Efforts to stem the flow of crude oil gushing from a damaged well at the bottom of the Gulf of Mexico illustrate the limits of oil-spill technology.
The ongoing efforts to stem the flow of crude oil gushing from a damaged well at the bottom of the Gulf of Mexico have illustrated the limits of the technology used by the government and private sector to respond to such calamities.
The primary challenge comes from the location of the leak 5,000 feet below the surface of the water, where the “tyranny of distance and depth” have hampered attempts to apply a mechanical fix to the severed pipe, said Coast Guard Commandant Thad Allen, who was designated as the national incident commander to coordinate efforts by federal agencies and BP, the owner of the oil field.
The accident occurred April 20 after an explosion destroyed the offshore drilling rig, which Transocean operates under a contract with BP. Eleven rig workers are unaccounted for and presumed dead. Estimates about the rate at which oil is leaking vary from 5,000 to 25,000 barrels a day, which further complicates efforts to contain the spill.
“In the past, most of these events have related to surface incidents or collisions of very large ships carrying crude oil," Allen said. "And we've been able to actually quantify how much oil was at risk. What makes this anomalous is, until we cap the well, we have an indeterminate [amount] of oil potentially that could come to the surface and have to be dealt with.”
Even if the flow amount could be pinpointed, accurately predicting how an underwater leak will disperse is beyond the capability of current computer modeling software, which relies on surface measurements such as wave heights and wind speed and direction to determine where the oil is likely headed, writes Sandi Doughton for the Seattle Times.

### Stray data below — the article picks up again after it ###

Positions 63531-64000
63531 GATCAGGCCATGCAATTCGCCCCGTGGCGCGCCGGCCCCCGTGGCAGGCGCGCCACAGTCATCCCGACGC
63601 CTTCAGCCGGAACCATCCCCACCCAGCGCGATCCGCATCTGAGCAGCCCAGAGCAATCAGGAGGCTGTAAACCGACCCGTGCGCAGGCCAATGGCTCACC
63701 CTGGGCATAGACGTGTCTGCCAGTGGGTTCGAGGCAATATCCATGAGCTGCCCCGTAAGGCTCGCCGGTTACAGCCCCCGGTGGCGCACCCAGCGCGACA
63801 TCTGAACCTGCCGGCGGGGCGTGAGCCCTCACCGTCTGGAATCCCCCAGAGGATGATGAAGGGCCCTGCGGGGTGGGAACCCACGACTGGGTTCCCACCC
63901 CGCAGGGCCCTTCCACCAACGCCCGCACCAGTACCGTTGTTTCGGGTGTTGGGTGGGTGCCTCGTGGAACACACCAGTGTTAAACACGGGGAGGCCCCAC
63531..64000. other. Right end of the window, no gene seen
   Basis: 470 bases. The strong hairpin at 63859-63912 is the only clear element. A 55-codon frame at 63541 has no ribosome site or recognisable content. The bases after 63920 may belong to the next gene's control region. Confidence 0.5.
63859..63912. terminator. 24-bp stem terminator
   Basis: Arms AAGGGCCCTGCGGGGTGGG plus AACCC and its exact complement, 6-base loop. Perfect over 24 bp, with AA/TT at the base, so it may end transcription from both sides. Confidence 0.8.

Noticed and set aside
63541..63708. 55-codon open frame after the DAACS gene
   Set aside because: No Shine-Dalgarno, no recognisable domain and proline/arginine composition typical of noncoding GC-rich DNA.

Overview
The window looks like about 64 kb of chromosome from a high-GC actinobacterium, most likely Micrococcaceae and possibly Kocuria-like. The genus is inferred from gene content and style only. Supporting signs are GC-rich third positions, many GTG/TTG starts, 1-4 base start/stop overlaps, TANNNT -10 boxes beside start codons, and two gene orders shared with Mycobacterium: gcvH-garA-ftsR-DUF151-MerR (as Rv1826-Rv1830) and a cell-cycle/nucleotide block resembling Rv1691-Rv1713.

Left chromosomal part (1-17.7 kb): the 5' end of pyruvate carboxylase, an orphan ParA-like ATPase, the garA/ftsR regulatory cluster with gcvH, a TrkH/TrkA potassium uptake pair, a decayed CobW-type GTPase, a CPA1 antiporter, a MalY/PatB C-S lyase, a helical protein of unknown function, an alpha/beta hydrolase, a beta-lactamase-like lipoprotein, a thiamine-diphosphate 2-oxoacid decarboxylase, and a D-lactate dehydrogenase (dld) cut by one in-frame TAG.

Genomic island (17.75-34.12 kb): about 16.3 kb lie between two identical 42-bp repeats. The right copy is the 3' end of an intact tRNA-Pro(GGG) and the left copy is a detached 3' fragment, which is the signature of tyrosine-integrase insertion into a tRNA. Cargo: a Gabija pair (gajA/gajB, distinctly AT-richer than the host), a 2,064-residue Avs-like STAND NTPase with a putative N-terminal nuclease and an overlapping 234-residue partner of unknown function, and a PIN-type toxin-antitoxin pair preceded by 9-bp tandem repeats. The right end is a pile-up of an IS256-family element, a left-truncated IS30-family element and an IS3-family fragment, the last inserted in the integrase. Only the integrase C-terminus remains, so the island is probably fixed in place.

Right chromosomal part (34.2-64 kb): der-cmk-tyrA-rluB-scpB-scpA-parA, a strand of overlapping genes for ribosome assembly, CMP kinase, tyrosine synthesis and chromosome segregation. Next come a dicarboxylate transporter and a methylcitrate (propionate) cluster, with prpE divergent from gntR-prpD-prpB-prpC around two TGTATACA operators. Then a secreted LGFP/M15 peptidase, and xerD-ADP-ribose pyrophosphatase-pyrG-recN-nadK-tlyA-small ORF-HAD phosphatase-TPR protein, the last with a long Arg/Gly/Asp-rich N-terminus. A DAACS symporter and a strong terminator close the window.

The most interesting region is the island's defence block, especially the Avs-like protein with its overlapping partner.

Doughton reports how scientists at the National Oceanic and Atmospheric Administration’s Emergency Response Division in Seattle have used modeling tools first to guide the search for survivors and then later to direct response crews trying to minimize environmental damage.
Meanwhile, NASA satellites equipped with Moderate Resolution Imaging Spectroradiometers provided responders with a multispectral, high-altitude view of the spreading oil. However, the satellites cannot glean important information related to the thickness of the slick, which is crucial for knowing where skimmers can do the most good, writes Adam Hadhazy for TechNewsDaily.
"With this particular spill, it is so large they can use satellite imagery to get a gross outline, but they are not able to get thickness variations," said Judd Muskat, an environmental scientist at the Office of Spill Prevention and Response at the California Department of Fish and Game.
For that, responders will likely turn to OSPR's special, portable multispectral sensing equipment for use on aircraft. Muskat said he and his colleagues expect to be deployed to the Gulf of Mexico to assist with the disaster effort.
During the early stages of the crisis, Pentagon Press Secretary Geoff Morrell said industry has much of the technology and assets required to support the response mission. However, BP has asked the Navy to call in some subsea imaging technology and remote operating equipment that apparently is not available commercially to help plug the underwater leak, reports Elizabeth Montalbano in InformationWeek.
Outside government and industry, a New Orleans advocacy group is tapping into a technology created to track political violence in Kenya to log the effects of the oil spill on the Gulf Coast, reports Sarah Wheaton in the New York Times. The Louisiana Bucket Brigade Web site uses witnesses’ texts, tweets and e-mail messages to generate a rainbow of dots on a map and a database of spill-related damage, such as reports of odors, unemployed fishermen and affected wildlife.
“We will have absolutely crystal-clear data about people affected, and that should certainly inform policy-makers,” said Anne Rolfes, the group’s director.
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